[youtube]http://www.youtube.com/watch?v=yePpMCe5jlQ[/youtube]

2. Tom Brady and Drew Brees are good at football. Why doesn’t anyone ever talk about them?

I feel like everyone’s always talking about stars like Bruce Gradkowski and Alex Smith. Why doesn’t anyone ever talk about the little guys in New England and New Orleans?

[youtube]http://www.youtube.com/watch?v=X51CGE5F3SE[/youtube]
[youtube]http://www.youtube.com/watch?v=Mtolk6obLaA[/youtube]

I of course picked San Diego to beat the Patriots. But really, what the eff do I know about football anyway?

If you enjoy watching fat men run (and who doesn’t?), have another look at Vince Wilfork’s interception…

[youtube]http://www.youtube.com/watch?v=Pa8TXMrxtwA[/youtube]

3. Since appearing on WNST, Baltimore native Jim Schwartz has seen his Detroit Lions outscore their opponents 48-3

[youtube]http://www.youtube.com/watch?v=IOVSwObVY_c[/youtube]

Of course that’s because the Mt. St. Joe grad joined Drew Forrester on “The Morning Reaction” Friday before the Lions put the 45 point pounding on the Kansas City Chiefs.

Also this weekend Justin Verlander won his 24th game and the Detroit Tigers clinched the AL Central. In Charm City this weekend we watched the Ravens lose to the Titans and we have no freaking clue what the Orioles might have done.

Am I really feeling jealousy towards the Motor City?

4. I’m gonna go ahead and stop picking against Boise State now

[youtube]http://www.youtube.com/watch?v=kIJI2Bz5iZM[/youtube]

In three games this season, I’ve picked Boise State to lose twice. I thought a SEC power like Georgia would teach them a lesson in Atlanta. I thought an upstart like Toledo would pull the stunner at home after nearly toppling Ohio State.

Look, we call my picks segment “Everybody Beats Glenn” for a reason.

5. Jesse Holley is the greatest* Wide Receiver to ever win a TV reality show

If you don’t know the story, Jesse Holley won Michael Irvin’s SpikeTV reality show “4th & Long” to get a spot in Dallas Cowboys Training Camp. He went from that to the practice squad, from the practice squad to the active roster, from the active roster to making his first NFL catch, from making his first NFL catch to coming within a foot of beating the 49ers…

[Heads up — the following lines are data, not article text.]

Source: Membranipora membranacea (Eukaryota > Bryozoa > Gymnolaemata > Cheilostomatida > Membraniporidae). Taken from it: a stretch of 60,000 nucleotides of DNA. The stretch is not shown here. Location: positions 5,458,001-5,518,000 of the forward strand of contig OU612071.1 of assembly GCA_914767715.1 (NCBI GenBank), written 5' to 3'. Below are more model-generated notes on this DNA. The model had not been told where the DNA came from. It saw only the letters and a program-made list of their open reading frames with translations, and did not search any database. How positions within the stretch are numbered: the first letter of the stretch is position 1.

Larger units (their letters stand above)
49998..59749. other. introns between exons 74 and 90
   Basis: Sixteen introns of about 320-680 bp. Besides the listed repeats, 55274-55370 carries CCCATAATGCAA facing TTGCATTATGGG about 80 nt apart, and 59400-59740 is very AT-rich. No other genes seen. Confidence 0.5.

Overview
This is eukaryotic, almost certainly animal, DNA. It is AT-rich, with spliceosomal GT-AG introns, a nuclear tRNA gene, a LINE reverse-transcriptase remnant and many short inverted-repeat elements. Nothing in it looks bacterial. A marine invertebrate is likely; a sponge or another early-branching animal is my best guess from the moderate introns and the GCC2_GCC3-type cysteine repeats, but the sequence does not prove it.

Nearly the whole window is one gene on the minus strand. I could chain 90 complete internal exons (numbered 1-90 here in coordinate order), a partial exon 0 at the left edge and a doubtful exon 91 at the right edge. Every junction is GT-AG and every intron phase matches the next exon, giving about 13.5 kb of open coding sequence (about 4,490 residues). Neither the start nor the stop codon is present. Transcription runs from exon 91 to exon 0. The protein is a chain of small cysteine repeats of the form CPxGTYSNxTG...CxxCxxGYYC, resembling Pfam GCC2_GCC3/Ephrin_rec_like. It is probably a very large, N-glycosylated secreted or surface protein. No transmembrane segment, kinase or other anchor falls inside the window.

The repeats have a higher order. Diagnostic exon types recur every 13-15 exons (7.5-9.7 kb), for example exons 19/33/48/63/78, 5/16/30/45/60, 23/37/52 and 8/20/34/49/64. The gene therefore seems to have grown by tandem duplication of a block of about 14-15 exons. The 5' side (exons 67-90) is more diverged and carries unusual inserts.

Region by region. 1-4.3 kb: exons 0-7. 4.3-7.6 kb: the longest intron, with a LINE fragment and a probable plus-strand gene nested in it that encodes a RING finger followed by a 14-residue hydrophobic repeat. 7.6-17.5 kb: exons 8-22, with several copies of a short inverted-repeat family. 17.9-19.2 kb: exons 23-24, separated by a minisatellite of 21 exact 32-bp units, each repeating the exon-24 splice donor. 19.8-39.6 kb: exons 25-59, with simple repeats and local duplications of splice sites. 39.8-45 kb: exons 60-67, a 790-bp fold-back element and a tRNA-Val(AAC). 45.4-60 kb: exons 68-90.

[youtube]http://www.youtube.com/watch?v=QBC-KMKxtQY[/youtube]

…from coming within a foot of beating the 49ers to holding a celebration that I believe is still going on at this moment.

Oh yeah, Tony Romo played this game with a fractured rib. We’re not going to talk about that though because it doesn’t involve him humping Jessica Simpson. (But it should!)

6. The Buffalo Bills are all that’s right with America…or something like that

I have no idea if the Bills are any good, but Ryan Fitzpatrick is fun to watch and I can support the idea of the Oakland Raiders losing.

[youtube]http://www.youtube.com/watch?v=1eA7aQhdvF0[/youtube]

The Bills have more wins thus far this season than Lee Evans does. Chew on that.

7. Oklahoma was about as much better than Florida State as everyone thought they were

Why don’t my teams ever make plays like the one Sooners QB Landry Jones and WR Kenny Stills made the other night?

[youtube]http://www.youtube.com/watch?v=ca3alwOeKb0[/youtube]

Comments Off

Tags: , , , , , , , , , , , , , , , , , , , , , , , , , , , , , , , , , , , , , , , , , , , , , , , , , , , , , , , , , , , , , , , , , , , , , , , , , , , , , , , , , ,